Haaretz commentator Ari Shavit said, "Ehud Olmert did not receive a mandate to carry out a unilateral withdrawal from Judea and Samaria. [His likely coalition partners] Yisrael Beiteinu and Shas are clearly against such a move."

Shimon Peres of Kadima, though, announced after the polls closed that the future coalition will promote the "turning inward" plan – Olmert's euphemism for future unilateral withdrawals, forced evictions, and convergence upon two or three large settlement blocs.

Olmert made his acceptance speech after visiting the Western Wall, saying, "A chapter in the history of the country has ended. We're charged with shaping the future of the State, and before we bring peace with our neighbors we must make peace within – with patience and with love."

Though Kadima performed much worse than all polls projected and is the second-smallest party to ever enjoy the status of the largest Knesset party, Olmert said it received a mandate for its vision. "The people have spoken clearly, they want Kadima," Olmert boomed, adding that the dream of the Greater Land of Israel must be repudiated “and Jews, with much pain, must be evacuated.”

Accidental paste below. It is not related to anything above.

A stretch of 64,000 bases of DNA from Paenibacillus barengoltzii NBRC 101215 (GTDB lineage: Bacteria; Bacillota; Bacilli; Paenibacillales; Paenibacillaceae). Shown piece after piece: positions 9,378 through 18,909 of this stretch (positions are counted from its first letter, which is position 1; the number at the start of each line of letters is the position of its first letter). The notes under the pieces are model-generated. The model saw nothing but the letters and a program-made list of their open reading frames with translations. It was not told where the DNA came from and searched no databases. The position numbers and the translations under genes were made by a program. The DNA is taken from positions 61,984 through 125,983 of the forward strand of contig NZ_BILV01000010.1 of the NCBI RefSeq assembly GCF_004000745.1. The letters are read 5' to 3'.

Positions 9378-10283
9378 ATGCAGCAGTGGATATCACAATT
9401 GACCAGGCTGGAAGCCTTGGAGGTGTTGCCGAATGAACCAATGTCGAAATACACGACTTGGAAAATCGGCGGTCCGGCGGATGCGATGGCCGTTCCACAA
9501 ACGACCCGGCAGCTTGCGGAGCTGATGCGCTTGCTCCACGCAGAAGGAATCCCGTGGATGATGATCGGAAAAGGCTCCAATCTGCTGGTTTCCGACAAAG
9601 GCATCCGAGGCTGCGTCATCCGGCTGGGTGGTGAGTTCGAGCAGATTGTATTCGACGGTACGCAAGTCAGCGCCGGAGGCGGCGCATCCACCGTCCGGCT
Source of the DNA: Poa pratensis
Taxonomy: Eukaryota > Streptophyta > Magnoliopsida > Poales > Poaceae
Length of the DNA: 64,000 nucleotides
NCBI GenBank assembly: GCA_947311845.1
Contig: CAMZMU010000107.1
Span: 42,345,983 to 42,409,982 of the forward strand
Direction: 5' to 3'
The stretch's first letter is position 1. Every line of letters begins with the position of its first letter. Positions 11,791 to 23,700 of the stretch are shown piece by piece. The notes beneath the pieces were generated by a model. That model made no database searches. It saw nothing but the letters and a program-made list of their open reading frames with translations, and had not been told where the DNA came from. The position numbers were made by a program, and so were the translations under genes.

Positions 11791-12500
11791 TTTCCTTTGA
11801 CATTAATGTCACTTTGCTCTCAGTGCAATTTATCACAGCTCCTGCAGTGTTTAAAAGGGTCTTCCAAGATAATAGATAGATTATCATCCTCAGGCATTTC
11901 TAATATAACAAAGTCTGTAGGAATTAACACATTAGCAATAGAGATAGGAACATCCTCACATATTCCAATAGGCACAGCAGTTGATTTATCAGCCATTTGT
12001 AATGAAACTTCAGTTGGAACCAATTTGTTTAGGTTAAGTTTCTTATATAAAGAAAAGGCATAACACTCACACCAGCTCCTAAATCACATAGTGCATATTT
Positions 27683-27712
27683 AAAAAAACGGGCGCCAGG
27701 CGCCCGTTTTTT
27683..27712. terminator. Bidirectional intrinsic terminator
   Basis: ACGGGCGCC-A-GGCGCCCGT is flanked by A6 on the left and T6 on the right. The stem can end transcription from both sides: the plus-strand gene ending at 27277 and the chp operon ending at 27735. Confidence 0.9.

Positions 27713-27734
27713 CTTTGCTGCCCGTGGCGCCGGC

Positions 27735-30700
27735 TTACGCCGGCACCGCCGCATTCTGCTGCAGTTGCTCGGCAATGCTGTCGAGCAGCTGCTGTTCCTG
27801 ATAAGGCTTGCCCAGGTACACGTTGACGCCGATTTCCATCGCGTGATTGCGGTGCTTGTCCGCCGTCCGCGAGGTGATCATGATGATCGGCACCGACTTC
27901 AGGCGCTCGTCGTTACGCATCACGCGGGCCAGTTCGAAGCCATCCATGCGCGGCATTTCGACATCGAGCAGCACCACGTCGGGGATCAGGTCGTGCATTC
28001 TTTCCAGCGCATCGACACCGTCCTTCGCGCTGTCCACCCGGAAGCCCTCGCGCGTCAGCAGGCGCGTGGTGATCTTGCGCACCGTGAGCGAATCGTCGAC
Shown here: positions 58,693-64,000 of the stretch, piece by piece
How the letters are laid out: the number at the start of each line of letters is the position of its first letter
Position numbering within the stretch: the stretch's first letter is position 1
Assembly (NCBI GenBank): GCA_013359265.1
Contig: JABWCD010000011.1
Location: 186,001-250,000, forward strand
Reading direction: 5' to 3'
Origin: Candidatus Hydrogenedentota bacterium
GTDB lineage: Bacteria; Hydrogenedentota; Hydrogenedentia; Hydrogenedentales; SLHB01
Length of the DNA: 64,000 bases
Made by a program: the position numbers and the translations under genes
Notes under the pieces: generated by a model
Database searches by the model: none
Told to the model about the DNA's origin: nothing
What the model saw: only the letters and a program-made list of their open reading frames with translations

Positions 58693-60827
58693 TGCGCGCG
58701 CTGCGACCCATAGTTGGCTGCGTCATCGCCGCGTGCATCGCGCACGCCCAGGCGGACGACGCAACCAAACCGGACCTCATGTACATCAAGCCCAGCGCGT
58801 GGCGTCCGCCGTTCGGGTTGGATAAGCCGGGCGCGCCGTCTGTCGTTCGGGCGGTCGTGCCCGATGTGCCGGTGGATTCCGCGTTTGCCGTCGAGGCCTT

Olmert also thanked “our prime minister, Ariel Sharon.” Olmert donned a skullcap at the end of his speech and recited the traditional Prayer for the Welfare of the State of Israel.

As predicted by the surveys of the past few months, the anti-religious Shinui party will not be present in the upcoming 17th Knesset. A statement from the party expressed its disappointment but promised, “Shinui was established 30 years ago, and will continue to exist for at least 30 more years."

The Hazit-Jewish National Front party of Baruch Marzel fell far short of the minimum threshold of over 60,000 votes, receiving only some 24,000. Marzel said that the entire right-wing and Yesha leadership must be replaced.
Marzel and activists monitor results at party headquarters in Jerusalem.


The combined Arab parties received 10 mandates - four for the Ra'am party, three for Balad and three for Hadash. Balad, however, is on the verge of losing a seat, depending on the results of the as-yet uncounted votes.
Members of the National Religious Party watch as results come in at an auditorium in Givat Shmuel, near Bar Ilan University.


Likud MK Yuval Shteinitz attacked the NRP/NU, which received 9 seats, for campaigning against the Likud and thereby shifting voters towards Kadima.

(Photos: Josh Shamsi, Arutz-7 Photojournalist)